Nonprofit Network Blog

10 Steps to Guarantee Successful Delegation

Wednesday, April 19, 2017 10:57 AM | Tom Williams (Administrator)

Tom Williams

Capacity Builder

The success of delegation rises and falls on the quality of how the task is delegated by you. Do it well, and you'll reap the harvest of a stronger team, increased organizational production and some extra hours for you. On the other hand, poorly-executed delegation can reduce organizational output, weaken the team and be a real time drag for everyone.  So how can you guarantee the success of delegation

Here are 10 simple steps to get you there.

10 Steps to Guarantee Successful Delegation

1.   Define the task

2.   Select the appropriate person

3.   Explain the reasons for delegation

4.   Assess person’s ability and training needs

5.   State required results

6.   Consider the resources required 

7.   Outline boundaries and authority

8.   Agree on deadlines

9.   Support and communicate.

10. Provide feedback on results


If you avoid delegating due to the aggravation from past results, try again following these steps. The more self-aware you are and the more you practice delegating, the better you will become. Like many other leadership skills, it is a front-loaded activity, and the rewards increase as your proficiency improves and as the task-takers become better at receiving the delegated tasks.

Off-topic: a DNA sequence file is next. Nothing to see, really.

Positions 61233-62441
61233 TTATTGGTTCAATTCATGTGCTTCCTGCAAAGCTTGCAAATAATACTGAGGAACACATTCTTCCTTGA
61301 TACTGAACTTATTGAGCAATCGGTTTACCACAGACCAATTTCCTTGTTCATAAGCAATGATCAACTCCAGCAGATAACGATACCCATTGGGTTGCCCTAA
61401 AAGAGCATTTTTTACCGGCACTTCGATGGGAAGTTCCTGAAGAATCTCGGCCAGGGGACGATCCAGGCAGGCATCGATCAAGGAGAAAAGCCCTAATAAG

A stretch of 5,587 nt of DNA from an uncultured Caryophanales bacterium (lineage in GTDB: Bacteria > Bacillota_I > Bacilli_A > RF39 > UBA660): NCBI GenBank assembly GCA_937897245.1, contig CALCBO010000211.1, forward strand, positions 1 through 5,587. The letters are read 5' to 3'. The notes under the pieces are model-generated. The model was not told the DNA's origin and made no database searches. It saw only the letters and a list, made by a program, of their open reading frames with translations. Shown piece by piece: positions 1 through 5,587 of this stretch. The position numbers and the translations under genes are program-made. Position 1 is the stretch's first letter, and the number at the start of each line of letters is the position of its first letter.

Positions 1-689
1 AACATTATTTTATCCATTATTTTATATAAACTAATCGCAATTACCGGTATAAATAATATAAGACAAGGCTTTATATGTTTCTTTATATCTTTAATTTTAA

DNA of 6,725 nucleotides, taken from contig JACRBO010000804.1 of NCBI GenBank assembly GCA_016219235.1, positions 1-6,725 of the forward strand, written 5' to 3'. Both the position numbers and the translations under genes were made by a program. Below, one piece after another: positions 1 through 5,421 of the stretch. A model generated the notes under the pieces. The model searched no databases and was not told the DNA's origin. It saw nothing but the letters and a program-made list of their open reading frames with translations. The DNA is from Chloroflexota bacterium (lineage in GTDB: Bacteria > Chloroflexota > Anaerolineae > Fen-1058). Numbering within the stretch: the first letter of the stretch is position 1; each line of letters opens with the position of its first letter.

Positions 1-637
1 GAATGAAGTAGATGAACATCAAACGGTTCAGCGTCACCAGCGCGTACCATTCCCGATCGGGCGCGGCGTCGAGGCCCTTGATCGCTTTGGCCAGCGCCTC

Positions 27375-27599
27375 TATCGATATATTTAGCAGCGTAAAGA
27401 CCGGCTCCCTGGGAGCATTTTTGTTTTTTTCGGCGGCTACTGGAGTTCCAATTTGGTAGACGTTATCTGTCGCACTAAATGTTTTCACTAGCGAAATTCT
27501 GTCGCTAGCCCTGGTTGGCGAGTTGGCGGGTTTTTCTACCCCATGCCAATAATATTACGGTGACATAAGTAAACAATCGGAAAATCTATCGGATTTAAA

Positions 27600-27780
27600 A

If you choose to skip a step, understand it may impact outcomes. Over time and as relationships deepen, you and the new task owner may be able to have clarity on these items without explicitly covering each one. But if the relationship is not yet that deep, or if past experience has not been satisfactory, I suggest you include each element.

Successful delegation requires that you and your delegate have the same understanding of the end result that is being sought, but we tarnish good delegation when we attempt to tell the person how to do it. Further, if they are uncertain about the authority they have over the process, their performance can suffer. Empowering others on your team (think: other board members, other staff members) is accomplished by sharing expectations, clarifying needed results and extending trust. 

Nothing strengthens a team member like extending trust to them.

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